It’s a very theatrical performance, and Tom Hardy just throws himself out there. There’s something very entertaining about a villain that delivers lengthy evil monologues, and subsequently has no shortage of quotable lines. Putting aside the powerhouse presentation, I also like that Bane is Batman’s metaphorical brother in this film. They both received the same training from the league of shadows, yet it was Bruce who emerged as the best student, while Bane was excommunicated. This gives our hero and villain more of a connection, and I love that Bane is basically picking up from where Ra’s Al Ghul had perished in the first movie as recompense for failing the league of shadows. This actually book ends this trilogy, the same way the Nazi’s did in the Indiana Jones trilogy. Another great detail about this trilogy is how every villain provides a different challenge for our hero. In the first movie the villain was an emotional challenge. Then in the second movie the villain was a psychological challenge. Now here in the third film the villain is a physical challenge. You really feel that Batman has met his match, and it was interesting to see our hero frightened by a stronger and all around superior adversary.


     All the hold-over characters from the previous films like Mr. Fox, Alfred and Commissioner Gordon are all back, and it’s really something to saver as it’s the last time we’ll ever see these extraordinary talents in these roles. Just like Bruce Wayne, everyone just feels more human than they were in the last two films. This especially applies to Alfred, who conveys far more emotion and love for Bruce in this film. The interactions between Alfred and Bruce carry so much weight and I love that they’re both still feeling the pain of Rachel’s death, it wasn’t just a one-time loss, and left a massive impact on our hero’s. One of the most pleasant surprises was a new character named Detective Blake, who’s played by the exceptionally talented Joseph Gordon Levitt. He’s a young, hot headed cop who’s made of pure awesome, and is arguably one of the trilogies best breakout characters. He’s smart enough to know Batman’s identity, can keep up with our hero and is just an all-around great guy. He just conveys this sense that he’s one of Gotham’s last truly great cops who’s excellent at his job. Now I’ve been aware of Joseph Gordon Levitt ever sense I grew up with Disney’s “Treasure Planet” and “Angles in the Outfield”, but this is the role that made me a fan of the actor. Now of course there’s a little twist at the end in which he’s revealed to be “Robin”, although we never actually see him in costume. This could have been a very cheesy twist, but it works because the movie got us to care for the individual character well before the added novelty of being Robin.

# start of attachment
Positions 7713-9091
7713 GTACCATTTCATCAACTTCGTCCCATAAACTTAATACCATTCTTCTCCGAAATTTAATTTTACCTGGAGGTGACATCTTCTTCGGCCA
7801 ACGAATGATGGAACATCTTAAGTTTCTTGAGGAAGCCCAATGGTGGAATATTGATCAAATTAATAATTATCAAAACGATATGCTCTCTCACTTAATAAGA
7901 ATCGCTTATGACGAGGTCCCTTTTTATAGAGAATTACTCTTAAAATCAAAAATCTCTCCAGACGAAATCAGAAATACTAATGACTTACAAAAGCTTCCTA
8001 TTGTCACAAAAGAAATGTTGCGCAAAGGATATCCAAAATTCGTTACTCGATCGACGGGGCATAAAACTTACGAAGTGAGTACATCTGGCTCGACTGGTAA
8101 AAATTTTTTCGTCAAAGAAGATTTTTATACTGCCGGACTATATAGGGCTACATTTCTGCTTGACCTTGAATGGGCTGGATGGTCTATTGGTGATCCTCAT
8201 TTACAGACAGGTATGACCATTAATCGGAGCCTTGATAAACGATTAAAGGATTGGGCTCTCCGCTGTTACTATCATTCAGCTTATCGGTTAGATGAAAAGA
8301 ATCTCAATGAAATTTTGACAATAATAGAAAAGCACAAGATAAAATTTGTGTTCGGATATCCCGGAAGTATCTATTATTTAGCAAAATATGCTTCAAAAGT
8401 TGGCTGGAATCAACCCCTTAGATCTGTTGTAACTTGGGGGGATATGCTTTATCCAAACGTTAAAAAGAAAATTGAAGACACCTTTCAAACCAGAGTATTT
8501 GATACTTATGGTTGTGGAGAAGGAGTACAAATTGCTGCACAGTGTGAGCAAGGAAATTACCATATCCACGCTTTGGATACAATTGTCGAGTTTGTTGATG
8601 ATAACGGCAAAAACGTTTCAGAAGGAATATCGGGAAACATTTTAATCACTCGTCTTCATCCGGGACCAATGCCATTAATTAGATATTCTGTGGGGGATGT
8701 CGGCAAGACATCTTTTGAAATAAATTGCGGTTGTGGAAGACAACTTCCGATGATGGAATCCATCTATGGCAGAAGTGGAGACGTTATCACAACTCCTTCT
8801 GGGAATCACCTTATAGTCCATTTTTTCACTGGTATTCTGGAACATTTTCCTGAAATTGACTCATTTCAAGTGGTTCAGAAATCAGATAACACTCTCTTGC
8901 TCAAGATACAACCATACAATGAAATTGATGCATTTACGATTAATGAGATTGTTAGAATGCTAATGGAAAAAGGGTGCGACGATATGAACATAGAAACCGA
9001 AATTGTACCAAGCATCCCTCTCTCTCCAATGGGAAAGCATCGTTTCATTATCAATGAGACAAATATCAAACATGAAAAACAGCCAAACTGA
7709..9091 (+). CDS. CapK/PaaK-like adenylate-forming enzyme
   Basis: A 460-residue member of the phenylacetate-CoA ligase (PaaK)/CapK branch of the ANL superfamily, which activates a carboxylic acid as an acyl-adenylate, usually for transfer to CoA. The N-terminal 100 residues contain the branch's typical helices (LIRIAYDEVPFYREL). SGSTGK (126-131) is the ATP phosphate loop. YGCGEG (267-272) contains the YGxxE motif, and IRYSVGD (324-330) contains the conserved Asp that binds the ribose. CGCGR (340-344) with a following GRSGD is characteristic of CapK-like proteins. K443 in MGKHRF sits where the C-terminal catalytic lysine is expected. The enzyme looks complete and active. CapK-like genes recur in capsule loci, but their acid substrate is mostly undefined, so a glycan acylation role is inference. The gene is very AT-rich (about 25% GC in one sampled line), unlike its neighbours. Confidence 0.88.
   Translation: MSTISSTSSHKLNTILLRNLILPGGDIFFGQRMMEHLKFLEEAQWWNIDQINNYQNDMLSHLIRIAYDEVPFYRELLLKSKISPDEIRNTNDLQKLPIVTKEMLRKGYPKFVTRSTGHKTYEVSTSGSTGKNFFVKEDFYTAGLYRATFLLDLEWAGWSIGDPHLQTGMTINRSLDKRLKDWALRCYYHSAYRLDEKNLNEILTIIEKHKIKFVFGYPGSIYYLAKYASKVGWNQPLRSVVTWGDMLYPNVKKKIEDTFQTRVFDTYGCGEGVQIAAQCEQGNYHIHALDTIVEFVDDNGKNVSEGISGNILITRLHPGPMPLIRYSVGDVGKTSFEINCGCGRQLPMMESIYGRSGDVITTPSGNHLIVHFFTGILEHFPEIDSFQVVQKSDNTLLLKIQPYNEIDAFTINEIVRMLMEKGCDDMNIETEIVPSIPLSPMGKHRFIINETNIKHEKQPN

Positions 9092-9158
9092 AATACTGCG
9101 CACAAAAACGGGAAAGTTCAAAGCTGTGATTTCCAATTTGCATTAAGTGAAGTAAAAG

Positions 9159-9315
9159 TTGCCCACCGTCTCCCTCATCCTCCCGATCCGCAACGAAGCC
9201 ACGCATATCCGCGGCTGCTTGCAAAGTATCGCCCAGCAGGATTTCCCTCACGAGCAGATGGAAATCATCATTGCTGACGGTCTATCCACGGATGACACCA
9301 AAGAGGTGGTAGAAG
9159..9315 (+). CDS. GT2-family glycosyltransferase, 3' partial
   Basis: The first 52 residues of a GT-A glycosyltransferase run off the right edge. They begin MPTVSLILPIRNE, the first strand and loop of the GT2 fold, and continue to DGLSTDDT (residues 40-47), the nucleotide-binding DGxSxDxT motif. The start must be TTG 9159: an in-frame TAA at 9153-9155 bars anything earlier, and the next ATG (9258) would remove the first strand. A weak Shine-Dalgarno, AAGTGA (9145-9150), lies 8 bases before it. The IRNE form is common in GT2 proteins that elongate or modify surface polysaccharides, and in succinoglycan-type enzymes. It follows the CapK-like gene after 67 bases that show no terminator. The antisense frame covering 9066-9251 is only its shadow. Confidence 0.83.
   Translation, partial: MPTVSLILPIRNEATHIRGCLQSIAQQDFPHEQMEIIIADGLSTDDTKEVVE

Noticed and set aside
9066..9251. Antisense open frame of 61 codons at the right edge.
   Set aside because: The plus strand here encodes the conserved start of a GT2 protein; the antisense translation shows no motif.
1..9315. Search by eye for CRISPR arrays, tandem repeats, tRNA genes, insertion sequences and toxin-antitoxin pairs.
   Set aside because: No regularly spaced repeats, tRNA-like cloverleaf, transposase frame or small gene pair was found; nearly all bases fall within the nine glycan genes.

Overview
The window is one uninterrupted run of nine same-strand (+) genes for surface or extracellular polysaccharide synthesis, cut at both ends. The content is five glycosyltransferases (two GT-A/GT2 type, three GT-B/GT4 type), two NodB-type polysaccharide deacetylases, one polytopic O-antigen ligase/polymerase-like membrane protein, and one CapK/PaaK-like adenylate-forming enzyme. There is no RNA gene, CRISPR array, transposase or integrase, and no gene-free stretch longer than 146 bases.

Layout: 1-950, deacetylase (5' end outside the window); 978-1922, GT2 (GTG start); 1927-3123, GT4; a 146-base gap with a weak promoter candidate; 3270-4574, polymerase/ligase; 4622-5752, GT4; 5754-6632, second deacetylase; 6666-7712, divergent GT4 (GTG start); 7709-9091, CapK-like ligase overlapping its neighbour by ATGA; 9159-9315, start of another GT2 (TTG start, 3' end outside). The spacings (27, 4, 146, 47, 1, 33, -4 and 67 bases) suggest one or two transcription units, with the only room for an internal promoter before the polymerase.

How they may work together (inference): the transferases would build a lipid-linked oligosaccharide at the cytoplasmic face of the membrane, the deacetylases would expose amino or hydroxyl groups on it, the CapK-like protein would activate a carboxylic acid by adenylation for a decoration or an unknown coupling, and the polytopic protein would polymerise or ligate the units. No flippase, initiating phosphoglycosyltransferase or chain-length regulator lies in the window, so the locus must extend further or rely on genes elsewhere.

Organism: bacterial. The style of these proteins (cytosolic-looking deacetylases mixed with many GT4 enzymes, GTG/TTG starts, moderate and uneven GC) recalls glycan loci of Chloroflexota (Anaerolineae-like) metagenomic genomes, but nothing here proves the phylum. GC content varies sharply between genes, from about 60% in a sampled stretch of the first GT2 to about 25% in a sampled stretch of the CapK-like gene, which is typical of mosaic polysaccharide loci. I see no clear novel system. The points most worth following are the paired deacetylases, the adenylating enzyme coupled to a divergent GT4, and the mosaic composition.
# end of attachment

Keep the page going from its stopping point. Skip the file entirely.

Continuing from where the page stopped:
My favorite character of the movie by far is the new Cat-Woman played by Anne Hathaway. Speaking personally, this is my absolute favorite portrayal of the character by a mile. This Cat-Woman just gets everything right, as she’s not a villain, nor is she a hero, she’s just a wild card who dose whatever is in her interest. Sometimes that means aiding either the hero’s or villains, and that’s how I’ve always felt Cat-Woman should be. I also like that she’s just a small-town cat burglar who just wants to make a new life for herself. She and Batman also have perfect chemistry. Well, their romantic side is just “ok”, but as two vigilantes working together … they’re just a dynamite pair. Whenever there on screen fighting together, infiltrating a bad guy base, or just plain walking together, it’s an absolute thrill. On a side note, I really love how subtle the costume is, as she’s incredibly beautiful to look at without ever coming off as slutty, unlike her two theatrical predecessors. It’s also a nice little touch that her goggles come up above her head and become her cat ears. Now I came from a generation that grew up with Anne Hathaway in Disney movies like “The Princess Diaries” and “Ella Enchanted”, so I couldn’t even imagine her pulling off a great Cat-Woman, but she really did.  Every inflection she gives as this character is spot on, she has a lot of energy, and is clearly having a blast with this role. So, while obviously not on Oscar standards, this is still a shining performance in the actress’s carrier.
  

     Now in general, I do love that this films main villain has a connection to the villain of the first movie, as it makes everything come full circle. However, there are some call backs to “Batman Begins” that just didn’t work for me. Case in point is a new female character named Miranda who’s played by Marion Cotillard. She comes off as a potential love interest for Bruce Wayne but is secretly aiding Bane. Worse yet, she’s actually Talia Al Ghul, the doubter of Batman’s late nemesis Ra’s Al Ghoul. Now she has her place in the story, but she also gets in the way of other characters that I prefer. Talia’s relation with Bruce gets in the way of his more interesting relation with Cat-Woman, and Talia’s villain status also undermines Bane, as she’s actually the real mastermind behind everything.